• The sequence in which Emil and Zoe bring Mulder to Ellens Air Base, he subsequently sneaks onto the base, and a UFO hovers above him at night was shot in a continuous filming block of time. R.W. Goodwin characterized this as "amazingly difficult." (X-Files Confidential, p. 38) He elaborated, "It was about seven different scenes we had to shoot. It was ridiculous." Furthermore, the scenes were shot out of chronological sequence, with the scene involving the UFO scheduled before the one involving the teenagers. (Cinefantastique, Vol. 26/27, No. 6/1, p. 18) In one interview, Goodwin remembered, "We started shooting ten o'clock Friday morning." (X-Files Confidential, p. 38) Another time, he recalled, "We started shooting about noon on Friday." (Cinefantastique, Vol. 26/27, No. 6/1, p. 18) Regardless of what time the filming started, Mat Beck offered, "It was a pretty hectic day." ("The Truth About Season One", TXF Season 1 DVD special features)
  • As they progressed with the filming, the crew realized they would have insufficient time, that Friday afternoon, to film the teenagers leading Mulder to the edge of the Air Force base. "We had to turn it into a night scene," continued R.W. Goodwin. "Then we had to turn it back into a day scene because we couldn't get it shot before the sun came out." (X-Files Confidential, p. 38)
  • The scene with the UFO that hovers over Mulder was originally written as a night scene but, because the shooting was starting so early in the day, the crew chose to revise it as a day scene. Realizing the sky would get dark before they could shoot the footage which takes place by the fence perimeter, the crew put the UFO scene back to being a night scene. (Cinefantastique, Vol. 26/27, No. 6/1, p. 18)
  • Due to the extreme amount of concentration the crew expended on the UFO scene, the sun was coming up by the time the production staff tackled the scene involving Emil and Zoe. R.W. Goodwin pointed out, "If you watch it, it looks as though it takes place at sunset, just before night. In fact, it was sunrise. It was us on Saturday morning out there all staring at each other, saying, 'What are we doing out here?'" (Cinefantastique, Vol. 26/27, No. 6/1, p. 18) The filming finally ended at eight o'clock on Saturday morning. (X-Files Confidential, p. 38; Cinefantastique, Vol. 26/27, No. 6/1, p. 18)
  • This episode's final scene was filmed with long lenses. ("Chris Carter Talks About Season One Episodes: Deep Throat", TXF Season 1 DVD special features) Chris Carter was extremely relieved the episode's shoot did not surpass the eight days it was allocated, calling this fact "a miracle in itself." ("Deep Throat" audio commentary, The X-Files Mythology, Volume 1 - Abduction special features)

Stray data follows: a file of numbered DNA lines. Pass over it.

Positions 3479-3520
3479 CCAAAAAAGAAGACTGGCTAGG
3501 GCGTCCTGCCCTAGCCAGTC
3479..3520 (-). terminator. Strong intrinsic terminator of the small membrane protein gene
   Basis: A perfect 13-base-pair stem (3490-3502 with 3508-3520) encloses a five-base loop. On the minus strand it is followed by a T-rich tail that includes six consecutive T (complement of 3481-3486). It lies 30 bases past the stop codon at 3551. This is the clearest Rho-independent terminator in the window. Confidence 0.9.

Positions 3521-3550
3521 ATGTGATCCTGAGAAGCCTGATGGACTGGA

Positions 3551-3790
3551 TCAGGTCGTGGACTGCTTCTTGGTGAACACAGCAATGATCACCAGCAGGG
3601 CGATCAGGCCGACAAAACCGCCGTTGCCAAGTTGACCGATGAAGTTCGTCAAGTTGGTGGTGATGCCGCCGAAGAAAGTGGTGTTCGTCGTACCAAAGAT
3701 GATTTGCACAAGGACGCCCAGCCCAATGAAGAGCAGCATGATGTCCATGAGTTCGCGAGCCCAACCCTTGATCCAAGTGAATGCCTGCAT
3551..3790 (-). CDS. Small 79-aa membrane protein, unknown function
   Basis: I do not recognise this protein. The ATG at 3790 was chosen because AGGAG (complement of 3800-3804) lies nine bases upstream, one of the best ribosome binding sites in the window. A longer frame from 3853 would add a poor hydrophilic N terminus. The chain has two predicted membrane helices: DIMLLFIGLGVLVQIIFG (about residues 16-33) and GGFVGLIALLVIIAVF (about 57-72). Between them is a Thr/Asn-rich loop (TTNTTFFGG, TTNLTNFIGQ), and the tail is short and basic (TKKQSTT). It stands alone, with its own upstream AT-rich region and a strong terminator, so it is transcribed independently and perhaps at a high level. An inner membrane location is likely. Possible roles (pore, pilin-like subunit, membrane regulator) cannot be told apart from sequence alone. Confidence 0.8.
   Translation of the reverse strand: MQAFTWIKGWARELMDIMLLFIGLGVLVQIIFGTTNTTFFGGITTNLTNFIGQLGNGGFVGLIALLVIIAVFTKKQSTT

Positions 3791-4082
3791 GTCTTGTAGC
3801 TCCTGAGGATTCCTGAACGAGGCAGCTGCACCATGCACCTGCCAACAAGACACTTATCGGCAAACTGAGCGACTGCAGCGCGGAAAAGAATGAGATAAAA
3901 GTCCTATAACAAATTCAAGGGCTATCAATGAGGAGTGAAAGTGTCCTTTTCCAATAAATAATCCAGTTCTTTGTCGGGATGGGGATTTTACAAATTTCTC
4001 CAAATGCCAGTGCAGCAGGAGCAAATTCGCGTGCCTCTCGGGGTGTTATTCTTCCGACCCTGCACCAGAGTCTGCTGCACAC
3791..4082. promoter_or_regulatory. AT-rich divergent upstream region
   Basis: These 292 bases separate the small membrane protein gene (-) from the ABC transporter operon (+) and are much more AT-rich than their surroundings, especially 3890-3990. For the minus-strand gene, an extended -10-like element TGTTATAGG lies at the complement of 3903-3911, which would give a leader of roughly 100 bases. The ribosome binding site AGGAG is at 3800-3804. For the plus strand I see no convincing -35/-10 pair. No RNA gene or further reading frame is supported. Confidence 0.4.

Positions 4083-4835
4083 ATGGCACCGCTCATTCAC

• Whereas a temporary score had been used for the pilot and Composer Mark Snow had taken some influence from it for that episode, this outing gave him an initial opportunity to determine more how he himself would like the music to be. Explained Chris Carter, "This is really Mark Snow's chance to, I think, not follow necessarily the lead of the pilot score [...] but this was Mark Snow's first real, I think, solo score and it also set the tone for the series, and I think his music is much more minimal here. Actually, there's much less music here than I think we came to use." ("Deep Throat" audio commentary, The X-Files Mythology, Volume 1 - Abduction special features)
  • Chris Carter and Mat Beck struggled to improve the visual effect of the two supposedly-flying dots of light which Mulder and Scully observe at Ellens Air Base. Carter later remembered sitting with Beck, "trying to make this effect look three-dimensional and better and we just couldn't do it with the time. I think we ran right up to our air date and we came up with what ultimately looked like some kind of hi-tech pong game." The UFO which flies directly over Mulder was digitally added to, as well. ("Deep Throat" audio commentary, The X-Files Mythology, Volume 1 - Abduction special features)


  • When Mulder briefs Scully on the specifics of the case, the setup varies in this episode from the series' usual formula, as the setting is a Washington, D.C. bar instead of Mulder's basement office.
  • Following his introduction herein, Deep Throat went on to become a recurring character in The X-Files. Due to this as well as other factors, Chris Carter considered this outing highly defining, stating, "The episode [...] further served to establish the landscape we were going to be working in with The X-Files: the introduction of Deep Throat, and the idea that the government knows even more than we established in the pilot and that they will go to any length to protect that information." (X-Files Confidential, p. 37) Additionally, Carter said, "This show would also become important to the mythology [....] Even though there were only four or five mythology episodes during the first season and there were twenty-five episodes, there was a connection between this first episode past the pilot and the last episode of the season, so that the show actually seemed like it had an idea where it was going; it had a structure and a concept of what it was trying to accomplish. So, I think that this is probably one of the most important episodes to the life of the series because it really set up – in addition to the pilot, or along with the pilot – it set up what the ultimate and larger quest for Mulder and Scully was going to be and that – like in "The Erlenmeyer Flask", which would be the final episode of the season – that anyone was expendable and in this case, it looked like even Mulder was expendable." ("Deep Throat" audio commentary, The X-Files Mythology, Volume 1 - Abduction special features) Deep Throat's historic pseudonym is never mentioned within this episode itself, being first used by Scully in "The Erlenmeyer Flask".